“Ford vs Ferrari”

Director: James Mangold

Year: 2019

My favorite film on the list is because of Christian Bale, Matt Damon, and a very high-quality script + stylish picture.

When Henry Ford fails to buy a Ferrari, he asks to build a GT40 and win the legendary race at Le Mans, where Ferrari has a monopoly on success. Carroll Shelby (Matt Damon) is the name of building new victories, a great racer who took Le Mans in 1959, and then doctors found he had heart problems. Shelby, no longer a racer, but a designer, call on Ken Miles (emaciated Christian Bale) to drive the car – insanely talented and insanely mischievous.

Of course, this film is not about “Ferrari” and “Ford”, but only about “Ford”. And even more precisely – about a person who is opposed by an entire corporation. Shelby and Miles struggle with the auto giant’s sleepy bureaucracy, the conspiracies, and meanness of top management, the whims of the boss. All Hollywood notations are followed: despair, inspiration, dreams of greatness, and second wind.

The rides are gorgeous and really fun to follow (hello, Oscar for Best Editing), but despite the fast scenes, Ford vs. Ferrari is a very fluid and stubborn movie. The timing of 2.5 hours can be scary, but you definitely shouldn’t tremble. This is the case when you may not know anything about history and races in general, and this does not turn into a problem: the film was made with such love and attention that it is a pleasant honor to discover something new with his team.

In general, “Ford v Ferrari” is your only chance to love the race if you haven’t experienced anything for it until now.

“Ali”

Director: Michael Mann

Year: 2001

I’m sure you’ve watched, but if not, be sure to turn it on. Ali is arguably the best feature film about Cassius Klee. 11 years of the life of a great boxer in 2.5 hours – from the victory over Sonny Liston in February 1964, which made Cassius the world champion, to the fight with George Foreman in 1974, when it was not Cassius, but Mohammed, who returned the title.

They spent $ 100 million on the film, and almost the entire budget could be safely transferred to cameraman Emmanuel Lubezki (“Sleepy Hollow”, “The Survivor”, “Birdman”) – this is a very beautiful movie that can only be watched because of the chicly arranged frames. Lubetzky brilliantly coped with a very difficult task: he painted a whole world that changed with Ali – neon signs of bars in the 60s were replaced by ardent shots of student unrest, the viewer travels with the hero across the United States and flies to Africa, and Lubetzky is not shy about using a hand-held camera.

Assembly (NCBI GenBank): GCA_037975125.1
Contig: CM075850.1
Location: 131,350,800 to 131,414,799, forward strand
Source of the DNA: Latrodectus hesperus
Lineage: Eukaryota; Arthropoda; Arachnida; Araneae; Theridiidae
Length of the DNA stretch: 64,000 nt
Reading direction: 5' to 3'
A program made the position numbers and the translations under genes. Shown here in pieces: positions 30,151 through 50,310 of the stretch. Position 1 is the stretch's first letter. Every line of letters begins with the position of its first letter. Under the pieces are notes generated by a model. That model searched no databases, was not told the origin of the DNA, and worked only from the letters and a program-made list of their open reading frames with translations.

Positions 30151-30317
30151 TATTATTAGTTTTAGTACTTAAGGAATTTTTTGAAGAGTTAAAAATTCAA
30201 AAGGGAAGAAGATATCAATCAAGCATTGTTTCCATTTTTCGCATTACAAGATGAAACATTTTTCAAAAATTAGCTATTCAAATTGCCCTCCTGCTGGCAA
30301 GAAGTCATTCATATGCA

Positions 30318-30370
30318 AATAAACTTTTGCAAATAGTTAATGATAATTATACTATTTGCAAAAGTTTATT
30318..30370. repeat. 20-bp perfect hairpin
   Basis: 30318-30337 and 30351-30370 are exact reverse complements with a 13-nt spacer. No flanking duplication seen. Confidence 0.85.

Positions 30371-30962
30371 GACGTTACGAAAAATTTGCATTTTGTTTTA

Director Michael Mann made a cunning move and completely forgot how hard Ali climbed to the status of a pro and how mercilessly he was devoured by Parkinson’s disease. The entire film is a hymn to the greatness of the boxer, who learned the status not only through knockouts but also through new locations, power, and the attitude of loved ones. Only Ali does not bathe in popularity, but rather fulfills a mission.

People who are not about sports are lured by the name of Will Smith, and he certainly did it, but he did not make an outstanding one: he played softly, equally, and did not tie the name of Mohammed to his role, although the association could be eternal. Perhaps this is the mistake of the creators, who made the film too serious: Ali often looks gloomy, sullen, and one-sided, although this does not fit in with Will Smith’s skills.

Nevertheless, “Ali” is a powerful movie about an outstanding master who showed that there is always a place for art in the ring.

You can find out about the rest of the films that we recommend to watch in a selection of the best sports biopics in the ivi online cinema. To rate these tapes yourself, use the SPORTS promo code.

Photo: imdb

Design by NewsLax